The concept of “Diversity and Inclusion” has now become a mainstay to measure organisational performance. This is no less true for government agencies than it is for the corporate majors. More specifically, “D&I” is increasingly being discussed in terms of the role it can play in enhancing Australia’s international relations and national security. Less discussed is the detail of what this tangibly means for the routine work undertaken by government officials in strengthening, maintaining and riding the fluctuating waves of those relations.
What is diversity and inclusion?
Put simply, diversity refers to differences of culture, religion, ethnicity, sex and gender, among other things. Organisational initiatives tend to focus overwhelmingly on the diversity element. This is in part because support for specific “diversity groups” lends itself to more visible expressions of principled commitment, and quantitative measurement as a yardstick of adequate representation in the workforce. Sometimes this can be reduced to crude identity boxes which ignore the many invisible points of intersection of which individual identities are comprised.
Inclusion, on the other hand, refers to the behaviours and practices needed to ensure people’s differences are not only accommodated but embraced. A holistic definition consists of at least three elements: at its most basic level, inclusion demands basic courtesy and respect for all; in other words, in the absence of information to the contrary, assume the best of others and treat them accordingly. Second, building on basic respect, in an inclusive organisation people should feel valued and a sense of belonging. Third, at its highest level inclusion means people feel comfortable or even “safe” to speak up without fear of embarrassment, judgment or reprisal.
These are fundamental behaviours and practices of human relationships which ought to be valued by all people, and not only those discrete groups which are often the specific focus of organisational diversity targets. Or as activist Vernā Myers memorably put it, “diversity is being invited to the party; Inclusion is being asked to dance”. Or perhaps simply dancing, without waiting to be asked.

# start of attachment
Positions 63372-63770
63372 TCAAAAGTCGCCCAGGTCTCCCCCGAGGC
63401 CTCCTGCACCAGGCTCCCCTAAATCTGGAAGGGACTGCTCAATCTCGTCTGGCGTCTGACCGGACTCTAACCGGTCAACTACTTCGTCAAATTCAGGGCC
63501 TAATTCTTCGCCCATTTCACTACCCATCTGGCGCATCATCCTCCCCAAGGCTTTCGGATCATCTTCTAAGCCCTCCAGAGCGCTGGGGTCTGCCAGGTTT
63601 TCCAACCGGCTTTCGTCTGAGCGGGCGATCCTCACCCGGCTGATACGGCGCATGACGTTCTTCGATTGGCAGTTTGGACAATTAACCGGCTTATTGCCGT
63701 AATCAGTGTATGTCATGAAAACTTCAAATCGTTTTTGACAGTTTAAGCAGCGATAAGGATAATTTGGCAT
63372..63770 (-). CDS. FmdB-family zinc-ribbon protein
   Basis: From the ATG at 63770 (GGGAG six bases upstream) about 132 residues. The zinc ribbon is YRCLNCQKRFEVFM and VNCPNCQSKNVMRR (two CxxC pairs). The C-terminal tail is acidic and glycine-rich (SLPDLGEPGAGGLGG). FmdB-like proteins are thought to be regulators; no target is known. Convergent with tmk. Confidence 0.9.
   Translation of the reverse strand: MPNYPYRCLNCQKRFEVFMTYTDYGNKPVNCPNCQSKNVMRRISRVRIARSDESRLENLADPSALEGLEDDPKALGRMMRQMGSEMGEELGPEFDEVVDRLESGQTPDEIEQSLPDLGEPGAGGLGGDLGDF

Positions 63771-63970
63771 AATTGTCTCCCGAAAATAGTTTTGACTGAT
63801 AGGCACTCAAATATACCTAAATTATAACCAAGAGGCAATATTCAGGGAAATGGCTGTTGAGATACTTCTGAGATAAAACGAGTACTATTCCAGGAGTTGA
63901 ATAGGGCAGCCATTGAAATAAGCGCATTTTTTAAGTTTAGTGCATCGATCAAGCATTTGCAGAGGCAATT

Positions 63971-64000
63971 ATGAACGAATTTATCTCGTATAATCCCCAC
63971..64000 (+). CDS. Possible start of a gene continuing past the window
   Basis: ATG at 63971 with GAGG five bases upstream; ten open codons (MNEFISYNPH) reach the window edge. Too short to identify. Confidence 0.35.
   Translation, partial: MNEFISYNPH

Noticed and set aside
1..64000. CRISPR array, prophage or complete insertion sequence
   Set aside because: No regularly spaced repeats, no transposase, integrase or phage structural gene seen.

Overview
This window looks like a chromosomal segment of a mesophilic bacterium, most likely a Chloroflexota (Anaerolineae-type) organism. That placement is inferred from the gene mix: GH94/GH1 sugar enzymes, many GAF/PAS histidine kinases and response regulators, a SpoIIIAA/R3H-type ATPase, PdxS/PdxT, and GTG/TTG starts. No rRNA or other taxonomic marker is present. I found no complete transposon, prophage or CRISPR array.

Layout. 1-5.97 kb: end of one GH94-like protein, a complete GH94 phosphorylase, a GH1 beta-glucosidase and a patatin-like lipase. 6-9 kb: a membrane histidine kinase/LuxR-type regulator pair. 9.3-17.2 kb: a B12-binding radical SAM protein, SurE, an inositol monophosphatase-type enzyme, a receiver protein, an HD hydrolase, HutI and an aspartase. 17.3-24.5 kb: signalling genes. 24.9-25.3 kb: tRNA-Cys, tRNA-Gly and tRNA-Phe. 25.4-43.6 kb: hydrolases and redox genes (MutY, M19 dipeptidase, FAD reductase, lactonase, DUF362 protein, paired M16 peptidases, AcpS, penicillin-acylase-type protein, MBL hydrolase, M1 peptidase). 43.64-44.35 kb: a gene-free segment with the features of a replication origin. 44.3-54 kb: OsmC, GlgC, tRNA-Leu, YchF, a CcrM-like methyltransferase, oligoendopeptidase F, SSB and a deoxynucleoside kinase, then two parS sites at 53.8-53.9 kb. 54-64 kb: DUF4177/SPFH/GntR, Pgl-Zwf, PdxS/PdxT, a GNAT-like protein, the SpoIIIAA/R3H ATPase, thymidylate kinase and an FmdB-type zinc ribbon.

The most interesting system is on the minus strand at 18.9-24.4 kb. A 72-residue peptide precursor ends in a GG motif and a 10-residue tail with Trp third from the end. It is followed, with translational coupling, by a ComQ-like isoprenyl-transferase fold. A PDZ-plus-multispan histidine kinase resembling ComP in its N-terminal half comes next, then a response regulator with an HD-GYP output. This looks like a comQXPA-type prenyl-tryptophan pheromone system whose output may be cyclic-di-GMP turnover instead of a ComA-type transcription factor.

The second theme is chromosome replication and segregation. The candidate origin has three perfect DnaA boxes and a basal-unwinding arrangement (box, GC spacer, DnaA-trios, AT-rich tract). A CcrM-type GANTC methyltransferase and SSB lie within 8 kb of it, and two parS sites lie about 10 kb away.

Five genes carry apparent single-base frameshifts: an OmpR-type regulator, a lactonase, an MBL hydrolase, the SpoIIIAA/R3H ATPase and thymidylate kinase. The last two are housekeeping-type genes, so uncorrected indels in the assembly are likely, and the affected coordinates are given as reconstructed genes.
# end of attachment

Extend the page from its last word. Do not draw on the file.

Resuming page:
In terms of the national security dimension of international relations, researcher Elise Stephenson has observed that:
Gender and other inequalities remain pervasive in national security. The under-representation of women, First Nations peoples and other minorities is just the tip of the iceberg. Ongoing inequalities and bias affect everything from security clearances, to pay, workforce segregation, the types of roles and opportunities available, harassment, micro-aggressions and leadership and forward decision-making. This ultimately impacts the strength and agility of Australian national security.
Fostering inclusion entails a highly complex, long-term endeavour of qualitative change in organisational culture.
D&I in contemporary context
Australia’s recent federal elections provided the stage for debate on a wide range of policy priorities underpinned by the spirit – if not explicit principles – of D&I. This was illustrated, for example, in support for the Uluru Statement, the demand for better treatment of women, the complex issues of labour and housing shortages, and recognition of climate change impacts and the persons on whom those consequences most fall.